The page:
Bad Wording

On twitter the other day, I saw somebody jump down another person’s throat for tweeting that they felt depressed. There are people who think it’s inconsiderate and thoughtless to describe a moment of sadness as feeling depressed because tomorrow that person will be back to their happy normal self. A person suffering from depression, however, can not do this. Because of this, I think it needs to be remembered “depressed” has more than one definition.

Depression – A state of feeling sad

Depression – A serious medical condition affecting somebody’s mental health

There is a difference between these two words, and without a tone of voice to be matched with them over social media, it can easily be misinterpreted. I’m not necessarily saying people should stop using it as a description of their emotion, but people need to be wary of their audience and whom it may affect.

Personally, it does not offend me if somebody said they were feeling depressed today. Today. That is the key. Depression is a lifetime battle as many will tell you. I have people in my family who suffer and they will tell you first hand it doesn’t go away on its own or forever. But feeling depressed as an emotion is only a short-term feeling. It’s not something that is with you long term or gives you continuous bad thoughts, and it’s something that can usually be overcome in a second by fixing the environmental change that caused that feeling.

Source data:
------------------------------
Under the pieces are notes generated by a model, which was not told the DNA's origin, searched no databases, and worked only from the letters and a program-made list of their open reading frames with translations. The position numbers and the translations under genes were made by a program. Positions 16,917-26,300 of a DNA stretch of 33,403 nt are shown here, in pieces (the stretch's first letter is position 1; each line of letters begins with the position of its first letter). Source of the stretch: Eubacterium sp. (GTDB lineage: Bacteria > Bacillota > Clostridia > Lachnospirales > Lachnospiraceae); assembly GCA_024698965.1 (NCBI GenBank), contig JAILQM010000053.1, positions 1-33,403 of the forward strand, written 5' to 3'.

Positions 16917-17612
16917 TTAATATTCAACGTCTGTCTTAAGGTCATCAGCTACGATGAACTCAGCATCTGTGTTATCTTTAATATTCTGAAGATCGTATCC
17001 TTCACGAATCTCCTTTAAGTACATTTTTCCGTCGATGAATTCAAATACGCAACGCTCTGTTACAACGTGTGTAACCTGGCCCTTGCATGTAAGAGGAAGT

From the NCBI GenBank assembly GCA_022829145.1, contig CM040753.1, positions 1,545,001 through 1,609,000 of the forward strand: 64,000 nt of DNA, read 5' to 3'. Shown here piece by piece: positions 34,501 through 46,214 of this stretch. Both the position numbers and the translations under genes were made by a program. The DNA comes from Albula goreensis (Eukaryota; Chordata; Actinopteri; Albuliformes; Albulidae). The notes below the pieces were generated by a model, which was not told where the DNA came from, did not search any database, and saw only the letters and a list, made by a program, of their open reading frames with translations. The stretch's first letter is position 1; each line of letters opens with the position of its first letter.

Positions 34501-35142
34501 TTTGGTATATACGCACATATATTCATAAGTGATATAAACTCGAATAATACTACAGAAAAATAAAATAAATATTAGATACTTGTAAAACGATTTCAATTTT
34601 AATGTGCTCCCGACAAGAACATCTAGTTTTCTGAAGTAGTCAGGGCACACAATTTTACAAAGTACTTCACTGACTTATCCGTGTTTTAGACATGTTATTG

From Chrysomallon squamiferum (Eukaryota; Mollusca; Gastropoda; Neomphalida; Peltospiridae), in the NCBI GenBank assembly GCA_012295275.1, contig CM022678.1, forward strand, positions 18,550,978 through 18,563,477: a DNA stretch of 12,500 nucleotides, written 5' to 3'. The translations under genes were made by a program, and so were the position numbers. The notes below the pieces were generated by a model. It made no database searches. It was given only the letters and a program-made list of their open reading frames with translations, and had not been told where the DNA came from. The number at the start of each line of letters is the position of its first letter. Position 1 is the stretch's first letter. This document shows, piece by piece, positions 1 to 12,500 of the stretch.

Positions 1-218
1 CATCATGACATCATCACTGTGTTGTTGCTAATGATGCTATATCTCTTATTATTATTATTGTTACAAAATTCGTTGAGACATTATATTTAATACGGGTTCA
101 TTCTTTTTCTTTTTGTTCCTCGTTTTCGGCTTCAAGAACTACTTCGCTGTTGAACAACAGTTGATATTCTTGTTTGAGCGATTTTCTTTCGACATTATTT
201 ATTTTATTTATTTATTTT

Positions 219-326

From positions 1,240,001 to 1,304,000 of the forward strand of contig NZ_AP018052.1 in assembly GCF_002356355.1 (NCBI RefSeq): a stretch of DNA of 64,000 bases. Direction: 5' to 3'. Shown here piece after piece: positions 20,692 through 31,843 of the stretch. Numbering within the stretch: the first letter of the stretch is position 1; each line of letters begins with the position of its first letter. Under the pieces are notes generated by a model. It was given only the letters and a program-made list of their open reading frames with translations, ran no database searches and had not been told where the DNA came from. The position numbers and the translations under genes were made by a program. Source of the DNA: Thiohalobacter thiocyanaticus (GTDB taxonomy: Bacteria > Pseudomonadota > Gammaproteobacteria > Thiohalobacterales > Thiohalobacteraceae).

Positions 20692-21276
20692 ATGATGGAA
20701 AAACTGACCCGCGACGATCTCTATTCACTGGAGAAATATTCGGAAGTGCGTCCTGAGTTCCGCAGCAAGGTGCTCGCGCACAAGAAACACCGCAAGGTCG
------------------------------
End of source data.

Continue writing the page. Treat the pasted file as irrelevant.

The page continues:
My point in all this is, don’t take every word you read literally. Words mean different things to different people, and somebody who’s probably never known anyone suffering from depression would not understand why it could appear offensive. Possibly the most useful thing English literature taught me at GCSE is that it’s all about people’s perceptions of the words and not the words themselves.


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